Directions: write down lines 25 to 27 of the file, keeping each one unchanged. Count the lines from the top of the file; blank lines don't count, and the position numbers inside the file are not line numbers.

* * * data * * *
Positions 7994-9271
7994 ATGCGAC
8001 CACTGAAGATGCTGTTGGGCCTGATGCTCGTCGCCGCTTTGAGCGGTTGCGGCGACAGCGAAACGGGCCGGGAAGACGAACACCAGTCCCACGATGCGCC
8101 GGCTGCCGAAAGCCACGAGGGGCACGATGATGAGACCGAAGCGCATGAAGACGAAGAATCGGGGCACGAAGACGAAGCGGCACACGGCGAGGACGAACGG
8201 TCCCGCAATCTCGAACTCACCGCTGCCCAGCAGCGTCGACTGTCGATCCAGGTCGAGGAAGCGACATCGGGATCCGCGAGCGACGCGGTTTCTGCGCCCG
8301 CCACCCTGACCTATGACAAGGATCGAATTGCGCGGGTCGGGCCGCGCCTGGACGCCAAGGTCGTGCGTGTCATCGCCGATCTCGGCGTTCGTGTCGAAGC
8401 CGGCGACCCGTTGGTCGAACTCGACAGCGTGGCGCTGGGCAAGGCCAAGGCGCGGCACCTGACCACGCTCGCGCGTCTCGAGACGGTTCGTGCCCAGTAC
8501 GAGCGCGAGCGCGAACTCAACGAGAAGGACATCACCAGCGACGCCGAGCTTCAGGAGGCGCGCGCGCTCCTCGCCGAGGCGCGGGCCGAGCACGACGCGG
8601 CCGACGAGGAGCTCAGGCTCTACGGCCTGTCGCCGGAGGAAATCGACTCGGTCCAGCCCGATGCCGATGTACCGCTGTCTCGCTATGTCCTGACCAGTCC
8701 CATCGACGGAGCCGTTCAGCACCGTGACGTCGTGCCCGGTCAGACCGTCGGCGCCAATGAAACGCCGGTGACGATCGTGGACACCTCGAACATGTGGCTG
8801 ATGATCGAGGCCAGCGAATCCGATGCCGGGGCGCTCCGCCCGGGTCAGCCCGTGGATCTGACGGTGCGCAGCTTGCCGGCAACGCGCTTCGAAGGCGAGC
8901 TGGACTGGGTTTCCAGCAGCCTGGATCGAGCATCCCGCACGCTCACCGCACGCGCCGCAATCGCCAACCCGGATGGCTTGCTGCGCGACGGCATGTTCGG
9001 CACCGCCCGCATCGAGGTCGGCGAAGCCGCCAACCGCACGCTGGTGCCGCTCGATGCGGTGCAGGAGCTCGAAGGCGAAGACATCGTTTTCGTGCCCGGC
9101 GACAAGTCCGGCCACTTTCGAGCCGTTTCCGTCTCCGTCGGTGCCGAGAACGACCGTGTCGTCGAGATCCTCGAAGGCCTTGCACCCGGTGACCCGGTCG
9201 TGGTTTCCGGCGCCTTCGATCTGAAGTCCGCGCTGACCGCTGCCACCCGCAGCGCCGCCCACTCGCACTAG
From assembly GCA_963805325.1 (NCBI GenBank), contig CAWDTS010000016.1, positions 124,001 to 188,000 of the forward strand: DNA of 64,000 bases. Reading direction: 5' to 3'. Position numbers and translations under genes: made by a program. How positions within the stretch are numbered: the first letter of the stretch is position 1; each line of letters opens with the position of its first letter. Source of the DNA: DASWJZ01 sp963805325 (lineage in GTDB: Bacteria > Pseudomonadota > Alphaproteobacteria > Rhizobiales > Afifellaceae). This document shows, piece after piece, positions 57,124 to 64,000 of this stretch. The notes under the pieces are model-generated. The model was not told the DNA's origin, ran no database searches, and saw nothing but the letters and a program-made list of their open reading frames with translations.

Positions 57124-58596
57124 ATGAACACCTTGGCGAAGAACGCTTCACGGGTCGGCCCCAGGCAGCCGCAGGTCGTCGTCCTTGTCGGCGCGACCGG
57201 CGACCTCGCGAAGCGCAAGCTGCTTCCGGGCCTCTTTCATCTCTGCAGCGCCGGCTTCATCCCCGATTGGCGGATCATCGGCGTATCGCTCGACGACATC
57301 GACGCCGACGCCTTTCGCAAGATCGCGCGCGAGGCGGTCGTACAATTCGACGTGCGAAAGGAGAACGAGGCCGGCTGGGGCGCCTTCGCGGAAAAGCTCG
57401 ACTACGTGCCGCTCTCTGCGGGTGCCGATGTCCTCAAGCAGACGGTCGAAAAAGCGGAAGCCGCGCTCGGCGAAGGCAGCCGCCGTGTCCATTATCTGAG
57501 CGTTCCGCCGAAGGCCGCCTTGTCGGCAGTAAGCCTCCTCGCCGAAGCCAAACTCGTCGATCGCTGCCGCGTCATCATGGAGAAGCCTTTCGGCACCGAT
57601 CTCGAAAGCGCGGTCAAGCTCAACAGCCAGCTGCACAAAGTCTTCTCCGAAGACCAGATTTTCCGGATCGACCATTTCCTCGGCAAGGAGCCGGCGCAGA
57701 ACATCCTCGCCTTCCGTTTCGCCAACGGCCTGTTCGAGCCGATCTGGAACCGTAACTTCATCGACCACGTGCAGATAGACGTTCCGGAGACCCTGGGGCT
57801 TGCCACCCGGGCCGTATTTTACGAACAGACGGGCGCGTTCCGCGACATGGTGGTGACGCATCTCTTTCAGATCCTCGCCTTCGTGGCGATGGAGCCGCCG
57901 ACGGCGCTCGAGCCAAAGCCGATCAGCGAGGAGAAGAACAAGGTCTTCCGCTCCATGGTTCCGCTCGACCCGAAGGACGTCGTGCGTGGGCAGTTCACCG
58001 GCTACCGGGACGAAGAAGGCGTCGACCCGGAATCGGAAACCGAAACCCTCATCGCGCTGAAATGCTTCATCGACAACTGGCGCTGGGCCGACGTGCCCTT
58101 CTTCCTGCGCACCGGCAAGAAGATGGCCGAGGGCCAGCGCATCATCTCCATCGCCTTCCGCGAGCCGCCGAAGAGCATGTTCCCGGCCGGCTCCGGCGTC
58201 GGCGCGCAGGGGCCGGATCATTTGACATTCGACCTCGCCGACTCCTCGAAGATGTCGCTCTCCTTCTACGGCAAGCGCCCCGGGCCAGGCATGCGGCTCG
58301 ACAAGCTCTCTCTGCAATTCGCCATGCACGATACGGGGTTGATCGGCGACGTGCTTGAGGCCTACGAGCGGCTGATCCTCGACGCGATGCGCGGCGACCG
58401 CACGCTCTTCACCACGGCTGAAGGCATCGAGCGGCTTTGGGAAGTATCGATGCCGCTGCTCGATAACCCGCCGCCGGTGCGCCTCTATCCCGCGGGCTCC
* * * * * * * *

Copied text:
57801 TGCCACCCGGGCCGTATTTTACGAACAGACGGGCGCGTTCCGCGACATGGTGGTGACGCATCTCTTTCAGATCCTCGCCTTCGTGGCGATGGAGCCGCCG
57901 ACGGCGCTCGAGCCAAAGCCGATCAGCGAGGAGAAGAACAAGGTCTTCCGCTCCATGGTTCCGCTCGACCCGAAGGACGTCGTGCGTGGGCAGTTCACCG
58001 GCTACCGGGACGAAGAAGGCGTCGACCCGGAATCGGAAACCGAAACCCTCATCGCGCTGAAATGCTTCATCGACAACTGGCGCTGGGCCGACGTGCCCTT